Do Not Pet The Fluffy Cows: The bison can and will roam wherever they please. This does include the campground. This is not an invitation to approach them. Don’t do this, they will toss you. Bison have been known to walk right through camp and enjoy the shade this grove has to offer. We didn’t see any bison in camp during our stay, but we did hear shuffling on the ground near our site during the night.

Breathtaking Sunrise: Looking to the east early in the morning gives campers views of the most breathtaking sunrise over North Dakota’s badlands. The crisp September mornings are perfect for enjoying the a cup of camp coffee and a link of breakfast sausage.

Bison Poo

Watch your step, droppings abound! All around the campground there is sign of bison, watch your step. Our 2 year old was all about the poop and let us know when we passed some more. It’s everywhere. So even if you don’t see bison in the campground, you’ll see just how comfortable they are when they roam in the area based on the location of their droppings. From the middle of your campsite to the doorway of the bathroom, watch your step.


We arrived after park hours, so we needed a different solution for firewood. We were able to find firewood for sale at a gas station/convenience store in Medora. It burned well, you never know with purchased firewood. Gathering dead and down wood is allowed in the campground, but nowhere else in the park. It is rather picked over, though.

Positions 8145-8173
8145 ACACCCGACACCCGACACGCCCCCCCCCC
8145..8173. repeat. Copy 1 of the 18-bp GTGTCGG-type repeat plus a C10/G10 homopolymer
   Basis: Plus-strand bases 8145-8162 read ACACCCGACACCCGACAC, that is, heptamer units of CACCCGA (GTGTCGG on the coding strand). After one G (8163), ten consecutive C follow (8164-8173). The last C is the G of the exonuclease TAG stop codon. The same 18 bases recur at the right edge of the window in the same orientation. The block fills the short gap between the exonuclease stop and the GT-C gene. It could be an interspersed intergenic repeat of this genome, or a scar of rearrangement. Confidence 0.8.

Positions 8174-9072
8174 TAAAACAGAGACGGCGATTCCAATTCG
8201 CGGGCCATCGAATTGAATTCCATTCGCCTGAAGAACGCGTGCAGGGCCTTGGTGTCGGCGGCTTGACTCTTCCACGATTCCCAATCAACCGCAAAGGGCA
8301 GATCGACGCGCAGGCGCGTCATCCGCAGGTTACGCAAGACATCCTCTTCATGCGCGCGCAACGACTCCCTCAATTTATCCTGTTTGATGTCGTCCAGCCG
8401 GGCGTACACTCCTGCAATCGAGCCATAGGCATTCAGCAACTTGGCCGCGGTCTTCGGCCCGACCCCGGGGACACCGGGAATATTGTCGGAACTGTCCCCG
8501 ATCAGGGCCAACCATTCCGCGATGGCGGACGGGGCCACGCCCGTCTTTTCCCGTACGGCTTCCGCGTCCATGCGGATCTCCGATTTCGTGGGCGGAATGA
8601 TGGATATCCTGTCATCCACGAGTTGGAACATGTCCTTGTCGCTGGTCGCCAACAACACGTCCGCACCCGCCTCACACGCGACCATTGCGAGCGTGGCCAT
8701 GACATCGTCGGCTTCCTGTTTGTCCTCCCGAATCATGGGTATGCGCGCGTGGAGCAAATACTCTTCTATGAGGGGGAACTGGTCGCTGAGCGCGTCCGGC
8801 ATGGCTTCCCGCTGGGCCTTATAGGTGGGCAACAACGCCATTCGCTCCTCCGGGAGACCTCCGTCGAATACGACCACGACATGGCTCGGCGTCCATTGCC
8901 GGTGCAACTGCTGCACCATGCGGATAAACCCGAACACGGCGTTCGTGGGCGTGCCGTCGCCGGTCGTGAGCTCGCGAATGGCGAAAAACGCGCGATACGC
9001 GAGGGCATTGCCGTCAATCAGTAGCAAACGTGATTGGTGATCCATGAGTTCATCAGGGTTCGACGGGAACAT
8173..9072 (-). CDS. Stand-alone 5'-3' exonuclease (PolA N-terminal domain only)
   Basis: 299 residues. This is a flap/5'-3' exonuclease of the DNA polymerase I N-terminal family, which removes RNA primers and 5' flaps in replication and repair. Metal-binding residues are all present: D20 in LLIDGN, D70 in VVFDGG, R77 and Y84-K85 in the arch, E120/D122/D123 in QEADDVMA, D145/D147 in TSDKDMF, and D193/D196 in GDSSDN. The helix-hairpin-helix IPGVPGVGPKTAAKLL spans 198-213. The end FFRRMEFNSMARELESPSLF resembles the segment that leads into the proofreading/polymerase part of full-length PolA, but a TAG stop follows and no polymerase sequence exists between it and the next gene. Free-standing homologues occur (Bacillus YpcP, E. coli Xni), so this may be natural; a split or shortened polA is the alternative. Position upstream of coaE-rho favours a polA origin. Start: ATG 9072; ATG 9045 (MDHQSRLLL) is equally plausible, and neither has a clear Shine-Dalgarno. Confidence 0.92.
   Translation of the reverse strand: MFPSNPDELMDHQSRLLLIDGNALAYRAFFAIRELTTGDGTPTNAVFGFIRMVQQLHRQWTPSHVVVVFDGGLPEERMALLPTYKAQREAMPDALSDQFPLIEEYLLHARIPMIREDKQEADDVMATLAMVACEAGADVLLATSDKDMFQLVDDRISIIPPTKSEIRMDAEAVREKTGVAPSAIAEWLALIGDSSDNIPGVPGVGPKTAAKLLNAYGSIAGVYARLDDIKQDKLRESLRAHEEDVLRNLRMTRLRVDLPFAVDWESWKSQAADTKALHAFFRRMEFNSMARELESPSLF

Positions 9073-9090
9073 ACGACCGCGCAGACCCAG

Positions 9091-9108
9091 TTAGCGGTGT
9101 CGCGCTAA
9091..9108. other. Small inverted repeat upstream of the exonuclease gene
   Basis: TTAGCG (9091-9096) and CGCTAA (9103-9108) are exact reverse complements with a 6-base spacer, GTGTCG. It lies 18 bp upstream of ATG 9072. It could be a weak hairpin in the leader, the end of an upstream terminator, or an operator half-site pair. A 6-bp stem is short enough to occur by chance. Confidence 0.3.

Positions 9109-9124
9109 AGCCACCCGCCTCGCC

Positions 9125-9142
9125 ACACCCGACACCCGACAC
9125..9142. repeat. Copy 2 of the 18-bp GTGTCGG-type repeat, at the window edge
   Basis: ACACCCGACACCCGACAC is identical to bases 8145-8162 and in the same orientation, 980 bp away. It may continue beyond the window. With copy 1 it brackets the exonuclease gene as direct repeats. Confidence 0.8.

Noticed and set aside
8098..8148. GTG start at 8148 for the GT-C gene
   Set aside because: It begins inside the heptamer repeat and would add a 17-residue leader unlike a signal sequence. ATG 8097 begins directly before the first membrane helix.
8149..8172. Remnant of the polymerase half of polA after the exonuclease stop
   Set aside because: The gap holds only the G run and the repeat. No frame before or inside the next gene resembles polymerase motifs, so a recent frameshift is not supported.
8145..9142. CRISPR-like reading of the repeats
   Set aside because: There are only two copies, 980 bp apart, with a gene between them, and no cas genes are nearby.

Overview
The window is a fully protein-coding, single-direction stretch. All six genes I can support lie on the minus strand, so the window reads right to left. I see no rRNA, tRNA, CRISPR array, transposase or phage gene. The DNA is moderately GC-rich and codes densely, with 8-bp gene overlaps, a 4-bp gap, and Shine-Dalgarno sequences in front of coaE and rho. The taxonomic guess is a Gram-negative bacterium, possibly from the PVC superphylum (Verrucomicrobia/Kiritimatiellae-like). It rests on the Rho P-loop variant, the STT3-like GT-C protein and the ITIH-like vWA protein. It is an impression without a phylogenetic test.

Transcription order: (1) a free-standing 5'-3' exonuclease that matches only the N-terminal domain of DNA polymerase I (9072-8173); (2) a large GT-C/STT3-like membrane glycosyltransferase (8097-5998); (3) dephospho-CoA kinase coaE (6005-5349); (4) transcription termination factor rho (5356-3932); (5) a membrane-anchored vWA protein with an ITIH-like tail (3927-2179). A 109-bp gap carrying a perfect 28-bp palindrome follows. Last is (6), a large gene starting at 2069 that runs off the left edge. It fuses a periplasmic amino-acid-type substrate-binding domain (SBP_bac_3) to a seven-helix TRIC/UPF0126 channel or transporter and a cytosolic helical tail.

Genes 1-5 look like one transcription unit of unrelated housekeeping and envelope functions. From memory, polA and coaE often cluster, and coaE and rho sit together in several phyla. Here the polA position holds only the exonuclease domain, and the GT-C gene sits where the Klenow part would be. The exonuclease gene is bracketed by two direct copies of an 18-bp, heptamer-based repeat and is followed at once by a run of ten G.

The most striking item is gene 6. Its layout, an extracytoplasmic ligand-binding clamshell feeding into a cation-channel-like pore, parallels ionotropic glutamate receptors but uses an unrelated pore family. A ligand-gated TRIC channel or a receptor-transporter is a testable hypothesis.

There is a lack of firepits, but this makes sense as it’s prairie grassland in the surrounding area. A high risk for wildfire. However, there are raised BBQ grills that can accommodate a fire large enough to successfully roast marshmallows for s’mores.


The bathrooms were still open in September, so we did bathrooms available during our stay. The bathrooms are open seasonal, flush toilets close during the winter with vault toilets available year-round. It was a treat to have running water to wash hands, we are accustomed to a more rugged setting so this was a nice.

There are no showers available at this campground. We know this ahead of time but with our cooler weather camping, we weren’t too concerned with becoming too pungent.

There is so much to see in Theodore Roosevelt National Park. It’s a wonderful park to spend a couple of days exploring


The city of Medora is settled right at the parks entrance. Take time to visit this neat town. Rumor has it that there is a great musical to attend with a pitch fork steak grill. If you’re interested in this event, make sure your visit is between June and early September. The show schedule can help you plan your time to visit.

Little Missouri Saloon & Dining Room: We had dinner a great dinner at this restaurant. I highly recommend the elk burger, that was amazing. Scott ordered the Bison Steak, I snuck a piece and it was amazing. For an appetizer, we had an order of the Steak and Cheese bites. The kids had burgers, even the kids menu items were delicious. All around, this was a fantastic place to stop in after a day of adventuring around the National Park.